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A probabilistic, distributed, recursive mechanism for decision-making in the brain

Fig 2

The MSPRT and rMSPRT as a diagram.

Circles joined by arrows are the Bayes’ rule. All C evidence streams (data) are used to compute every one of the N likelihood functions. The product of the likelihood and prior probability of every hypothesis is normalized by the sum (∑) of all products of likelihoods and priors, to produce the posterior probability of that hypothesis. All posteriors are then compared to a constant threshold. A decision is made every time with two possible outcomes: if a posterior reached the threshold, the hypothesis with the highest posterior is picked, otherwise, sampling from the evidence streams continues. The MSPRT as in [25] and [17] only requires what is shown in black. The general recursive MSPRT introduced here re-uses the posteriors Δ time steps in the past for present inference, thus re-using itself; hence the rMSPRT is shown in black and blue. If we are to work with the negative-logarithm of the Bayes’ rule—as we do in this article—all relations between computations are preserved, but products of computations become additions of their logarithms and the divisions for normalization become their negative logarithm. Eq 9 shows this for the rMSPRT. The rMSPRT itself is formalized by Eq 10.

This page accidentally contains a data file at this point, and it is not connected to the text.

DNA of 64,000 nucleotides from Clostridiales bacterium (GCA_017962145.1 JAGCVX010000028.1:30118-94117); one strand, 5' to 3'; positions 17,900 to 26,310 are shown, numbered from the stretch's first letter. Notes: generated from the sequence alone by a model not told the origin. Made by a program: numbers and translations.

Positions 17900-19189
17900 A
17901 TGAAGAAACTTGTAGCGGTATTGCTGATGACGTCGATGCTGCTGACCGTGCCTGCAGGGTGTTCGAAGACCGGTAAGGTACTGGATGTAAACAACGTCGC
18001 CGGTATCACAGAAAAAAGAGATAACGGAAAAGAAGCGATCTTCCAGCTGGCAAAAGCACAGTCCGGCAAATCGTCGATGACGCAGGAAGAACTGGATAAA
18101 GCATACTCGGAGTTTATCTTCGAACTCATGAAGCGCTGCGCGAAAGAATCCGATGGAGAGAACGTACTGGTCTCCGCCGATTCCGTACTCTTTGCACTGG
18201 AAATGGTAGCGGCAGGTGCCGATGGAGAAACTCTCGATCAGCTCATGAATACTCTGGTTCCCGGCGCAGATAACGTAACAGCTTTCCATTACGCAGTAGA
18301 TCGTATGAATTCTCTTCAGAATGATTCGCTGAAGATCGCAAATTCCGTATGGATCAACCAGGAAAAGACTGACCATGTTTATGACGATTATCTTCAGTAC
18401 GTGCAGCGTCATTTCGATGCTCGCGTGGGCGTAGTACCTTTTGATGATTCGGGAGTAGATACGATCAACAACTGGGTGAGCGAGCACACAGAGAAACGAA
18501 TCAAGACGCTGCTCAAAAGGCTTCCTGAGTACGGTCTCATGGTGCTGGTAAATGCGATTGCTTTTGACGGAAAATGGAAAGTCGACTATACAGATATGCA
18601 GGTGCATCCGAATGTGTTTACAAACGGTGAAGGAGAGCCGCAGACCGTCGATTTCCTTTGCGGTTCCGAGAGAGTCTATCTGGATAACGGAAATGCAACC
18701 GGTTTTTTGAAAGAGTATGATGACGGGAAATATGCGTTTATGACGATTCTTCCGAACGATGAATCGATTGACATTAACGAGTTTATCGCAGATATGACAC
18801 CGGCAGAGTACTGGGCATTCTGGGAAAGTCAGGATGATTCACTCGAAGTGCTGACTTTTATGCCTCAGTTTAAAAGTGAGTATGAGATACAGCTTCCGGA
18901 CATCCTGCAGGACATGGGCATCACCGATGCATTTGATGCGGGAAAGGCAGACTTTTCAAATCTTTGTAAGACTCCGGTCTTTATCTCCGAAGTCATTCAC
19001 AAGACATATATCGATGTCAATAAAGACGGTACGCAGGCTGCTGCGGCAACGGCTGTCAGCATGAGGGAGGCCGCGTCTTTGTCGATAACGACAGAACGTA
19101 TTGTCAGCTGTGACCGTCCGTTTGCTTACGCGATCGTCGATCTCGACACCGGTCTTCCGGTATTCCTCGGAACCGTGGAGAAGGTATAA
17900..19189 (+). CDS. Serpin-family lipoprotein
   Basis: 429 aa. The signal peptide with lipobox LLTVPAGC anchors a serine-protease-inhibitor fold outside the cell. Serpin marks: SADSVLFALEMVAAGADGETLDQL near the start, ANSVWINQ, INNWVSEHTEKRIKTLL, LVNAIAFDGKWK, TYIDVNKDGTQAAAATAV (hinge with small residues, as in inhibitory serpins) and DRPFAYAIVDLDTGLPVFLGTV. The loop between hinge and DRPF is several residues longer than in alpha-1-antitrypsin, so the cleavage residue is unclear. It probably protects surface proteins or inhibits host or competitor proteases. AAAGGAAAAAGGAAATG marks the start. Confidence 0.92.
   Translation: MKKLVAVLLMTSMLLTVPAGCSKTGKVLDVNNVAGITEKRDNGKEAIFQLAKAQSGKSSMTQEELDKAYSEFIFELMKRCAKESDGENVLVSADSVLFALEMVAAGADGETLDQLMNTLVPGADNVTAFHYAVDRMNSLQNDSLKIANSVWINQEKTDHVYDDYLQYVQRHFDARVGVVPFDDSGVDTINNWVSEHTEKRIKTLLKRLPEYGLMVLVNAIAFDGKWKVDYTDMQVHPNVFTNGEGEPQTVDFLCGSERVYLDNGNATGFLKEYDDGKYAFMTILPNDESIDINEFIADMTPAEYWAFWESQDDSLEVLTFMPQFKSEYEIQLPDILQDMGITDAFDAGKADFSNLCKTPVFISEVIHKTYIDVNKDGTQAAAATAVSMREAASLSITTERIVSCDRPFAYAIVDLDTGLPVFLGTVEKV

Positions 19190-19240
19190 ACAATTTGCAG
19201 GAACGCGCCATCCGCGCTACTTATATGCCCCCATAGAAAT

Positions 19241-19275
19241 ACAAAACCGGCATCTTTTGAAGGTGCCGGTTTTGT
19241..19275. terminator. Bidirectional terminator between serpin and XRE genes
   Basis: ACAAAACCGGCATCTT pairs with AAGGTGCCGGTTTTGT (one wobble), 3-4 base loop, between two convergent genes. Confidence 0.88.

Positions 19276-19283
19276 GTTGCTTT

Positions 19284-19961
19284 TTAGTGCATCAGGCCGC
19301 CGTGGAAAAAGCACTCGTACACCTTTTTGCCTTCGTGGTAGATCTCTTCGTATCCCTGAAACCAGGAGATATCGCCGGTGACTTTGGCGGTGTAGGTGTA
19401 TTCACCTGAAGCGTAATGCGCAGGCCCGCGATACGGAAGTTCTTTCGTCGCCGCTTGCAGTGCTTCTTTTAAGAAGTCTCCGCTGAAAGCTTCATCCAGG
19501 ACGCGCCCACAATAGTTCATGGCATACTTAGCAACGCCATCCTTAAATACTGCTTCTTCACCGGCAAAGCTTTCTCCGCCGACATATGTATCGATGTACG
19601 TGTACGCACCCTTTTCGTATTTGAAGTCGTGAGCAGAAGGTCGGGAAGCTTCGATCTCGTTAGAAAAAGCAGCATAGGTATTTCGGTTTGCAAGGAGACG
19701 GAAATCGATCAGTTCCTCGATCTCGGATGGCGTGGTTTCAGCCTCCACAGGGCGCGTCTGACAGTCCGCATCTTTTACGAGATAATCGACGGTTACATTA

Fig 2

doi: https://doi.org/10.1371/journal.pcbi.1006033.g002